Genzyme recently announced a novel worldwide initiative called vs.MS, whose goal is to increase awareness of the psychical and emotional toll of relapsing multiple sclerosis (RMS) on patients and their caregivers. To enhance the comprehension of the full burden of RMS, Genzyme conducted a large-scale survey of more than 1,500 individuals with RMS and caregivers in seven different countries. The initial survey data will be presented during the 31st Congress of the European Committee on the Treatment and Research in Multiple Sclerosis (ECTRIMS) taking place in Barcelona, Spain from the 7th until the 10th of October, 2015.
“As part of our ongoing commitment to help improve the lives of people living with MS, we are proud to introduce this new global initiative in collaboration with patients and caregivers,” said Dr. Darlene Jody, Head of MS Medical Affairs at Genzyme in a press release.“At Genzyme, we believe that when we know more, we can do more. The experiences uncovered through the vs.MS survey will help shed light on the physical and emotional toll RMS can have, and we look forward to developing a program that may help drive a more open exchange for better informed care.”
During the conference, Genzyme hopes to bring together leaders from the MS Community that represent MS patients, healthcare professionals specialized in the condition and support groups, to evaluate the full findings of the vs.MS global survey and start to develop a program to the community.
Genzyme will be presenting an interactive digital experience at their conference booth and share the initial survey results through the @GenzymeCorp Twitter handle. Each participation by a visitor to their booth, and every time someone retweets using the hashtag #vsMS, the company will donate 5 Euros to support the research efforts of the Multiple Sclerosis International Federation (MSIF).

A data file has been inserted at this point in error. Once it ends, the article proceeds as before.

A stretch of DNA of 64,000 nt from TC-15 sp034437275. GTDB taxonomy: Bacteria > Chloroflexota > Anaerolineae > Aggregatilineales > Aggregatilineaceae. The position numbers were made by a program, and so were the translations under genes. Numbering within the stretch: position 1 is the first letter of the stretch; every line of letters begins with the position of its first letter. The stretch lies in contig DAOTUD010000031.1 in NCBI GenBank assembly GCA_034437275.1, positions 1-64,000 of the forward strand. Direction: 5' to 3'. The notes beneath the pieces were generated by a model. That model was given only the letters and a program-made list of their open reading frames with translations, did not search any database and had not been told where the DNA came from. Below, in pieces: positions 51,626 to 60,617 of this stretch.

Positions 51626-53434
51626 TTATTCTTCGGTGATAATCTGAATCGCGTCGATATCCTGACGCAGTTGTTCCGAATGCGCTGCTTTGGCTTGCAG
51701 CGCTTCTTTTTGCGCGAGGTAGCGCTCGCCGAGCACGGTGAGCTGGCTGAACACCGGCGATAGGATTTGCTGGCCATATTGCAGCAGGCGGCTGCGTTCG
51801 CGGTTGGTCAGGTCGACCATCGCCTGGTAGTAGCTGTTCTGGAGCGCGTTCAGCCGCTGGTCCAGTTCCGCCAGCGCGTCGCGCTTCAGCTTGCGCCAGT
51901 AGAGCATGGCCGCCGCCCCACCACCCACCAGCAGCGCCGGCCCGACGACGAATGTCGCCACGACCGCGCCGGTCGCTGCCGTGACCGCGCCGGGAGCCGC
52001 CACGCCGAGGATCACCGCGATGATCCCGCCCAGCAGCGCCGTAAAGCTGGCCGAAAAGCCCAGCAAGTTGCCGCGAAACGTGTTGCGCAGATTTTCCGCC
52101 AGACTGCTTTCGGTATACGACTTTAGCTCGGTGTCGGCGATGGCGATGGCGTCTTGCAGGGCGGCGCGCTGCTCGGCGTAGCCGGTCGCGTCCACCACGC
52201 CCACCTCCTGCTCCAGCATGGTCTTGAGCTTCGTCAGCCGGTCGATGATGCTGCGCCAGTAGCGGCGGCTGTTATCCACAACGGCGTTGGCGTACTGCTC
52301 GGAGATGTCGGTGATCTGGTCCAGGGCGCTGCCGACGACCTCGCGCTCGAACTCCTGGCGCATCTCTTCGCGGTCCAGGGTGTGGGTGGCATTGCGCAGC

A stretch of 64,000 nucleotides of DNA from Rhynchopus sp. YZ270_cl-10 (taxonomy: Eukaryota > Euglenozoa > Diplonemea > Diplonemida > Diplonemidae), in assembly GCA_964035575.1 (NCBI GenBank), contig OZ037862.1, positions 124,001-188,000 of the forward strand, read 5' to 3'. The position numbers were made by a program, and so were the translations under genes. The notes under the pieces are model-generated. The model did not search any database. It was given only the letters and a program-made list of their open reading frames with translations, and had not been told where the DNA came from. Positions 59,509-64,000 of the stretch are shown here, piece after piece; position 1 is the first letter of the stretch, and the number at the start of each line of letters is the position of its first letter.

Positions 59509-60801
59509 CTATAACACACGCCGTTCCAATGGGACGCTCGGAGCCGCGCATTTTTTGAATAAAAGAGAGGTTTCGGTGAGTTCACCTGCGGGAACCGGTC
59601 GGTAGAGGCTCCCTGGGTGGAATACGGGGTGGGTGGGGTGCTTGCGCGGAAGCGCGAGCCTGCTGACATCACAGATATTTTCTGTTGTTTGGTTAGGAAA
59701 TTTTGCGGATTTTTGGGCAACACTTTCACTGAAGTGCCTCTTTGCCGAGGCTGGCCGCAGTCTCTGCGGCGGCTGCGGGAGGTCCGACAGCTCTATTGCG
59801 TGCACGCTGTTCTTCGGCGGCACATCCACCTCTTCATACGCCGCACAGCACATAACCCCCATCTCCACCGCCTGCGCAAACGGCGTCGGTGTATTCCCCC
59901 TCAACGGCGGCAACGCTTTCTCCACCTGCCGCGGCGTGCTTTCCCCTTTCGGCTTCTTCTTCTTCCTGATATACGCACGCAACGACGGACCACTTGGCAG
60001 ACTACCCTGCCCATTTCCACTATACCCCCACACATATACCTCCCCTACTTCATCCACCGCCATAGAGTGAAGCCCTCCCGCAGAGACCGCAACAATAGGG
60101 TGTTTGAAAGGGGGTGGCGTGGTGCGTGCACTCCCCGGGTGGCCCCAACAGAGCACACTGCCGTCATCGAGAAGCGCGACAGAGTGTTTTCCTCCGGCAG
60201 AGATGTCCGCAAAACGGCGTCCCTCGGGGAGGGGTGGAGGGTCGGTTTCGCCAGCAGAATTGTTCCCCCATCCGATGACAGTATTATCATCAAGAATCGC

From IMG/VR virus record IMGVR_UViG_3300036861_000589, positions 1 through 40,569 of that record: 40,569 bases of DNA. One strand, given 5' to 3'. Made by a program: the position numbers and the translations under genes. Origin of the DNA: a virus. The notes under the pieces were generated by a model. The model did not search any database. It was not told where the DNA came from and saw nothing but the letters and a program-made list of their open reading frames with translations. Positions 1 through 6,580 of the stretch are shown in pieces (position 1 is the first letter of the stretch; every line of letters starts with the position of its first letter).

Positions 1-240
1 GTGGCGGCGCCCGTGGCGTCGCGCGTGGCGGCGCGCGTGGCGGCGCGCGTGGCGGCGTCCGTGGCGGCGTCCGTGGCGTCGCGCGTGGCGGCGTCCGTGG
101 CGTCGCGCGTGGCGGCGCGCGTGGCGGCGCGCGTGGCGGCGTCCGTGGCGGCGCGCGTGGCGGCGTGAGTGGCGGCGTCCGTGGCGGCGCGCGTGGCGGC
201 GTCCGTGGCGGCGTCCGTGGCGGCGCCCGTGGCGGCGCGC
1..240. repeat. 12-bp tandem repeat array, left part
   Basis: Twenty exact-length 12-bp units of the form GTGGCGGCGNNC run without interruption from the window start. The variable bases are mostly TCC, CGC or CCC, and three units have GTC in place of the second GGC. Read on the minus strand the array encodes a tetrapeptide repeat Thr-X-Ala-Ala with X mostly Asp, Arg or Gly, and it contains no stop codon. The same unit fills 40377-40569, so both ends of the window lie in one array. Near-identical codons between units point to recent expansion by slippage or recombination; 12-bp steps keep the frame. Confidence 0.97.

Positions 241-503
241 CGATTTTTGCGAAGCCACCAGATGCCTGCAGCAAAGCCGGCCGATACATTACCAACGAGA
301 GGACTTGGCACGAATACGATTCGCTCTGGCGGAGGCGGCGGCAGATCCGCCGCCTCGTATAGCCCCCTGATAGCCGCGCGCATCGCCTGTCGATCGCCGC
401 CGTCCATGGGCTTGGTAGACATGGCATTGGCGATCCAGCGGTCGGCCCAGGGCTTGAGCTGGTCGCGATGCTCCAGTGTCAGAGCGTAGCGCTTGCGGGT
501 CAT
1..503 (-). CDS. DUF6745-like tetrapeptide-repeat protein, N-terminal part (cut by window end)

The vs.MS survey results will provide further insights into the impact of the disease on diverse aspects of the daily live. As an example, half of the survey participants reported feeling that their capacity to advance in their career has been compromised since they were diagnosed with RMS, and 40% of the responders declared being worried about keeping their job.
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Results from the survey also reveal the impact of RMS on the emotional well-being of patients, as well as of their caregivers. More than half of the participants with RMS in the survey reported feeling isolated or lonely due to the disease, whereas more than half of the caregivers do not assume their distress related to MS progression to avoid distressing the person they care for.
“The results of this global survey offer a unique look into the realities of relapsing MS, including the challenges that people living with MS and their care partners deal with on a daily basis,” said Dr. Barry Singer, MD, Director of The MS Center for Innovations in Care at Missouri Baptist Medical Center in St. Louis, MO, and a vs.MS steering committee member. “We are hopeful that insight into the daily struggles of those living with MS will result in better disease management.”
The survey was developed with guidance from a directing committee of MS experts, and addressed issues like fatigue and sensitivity, intimacy and relationships, cognitive challenges, emotional burden, progression and disability, bowel and bladder challenges, and MS impact on career.
Genzyme plans to reveal in the next months the full survey findings and to collaborate with the MS Community in order to stimulate an attitude and behavior change for an improvement on the patient’s clinical outcomes.
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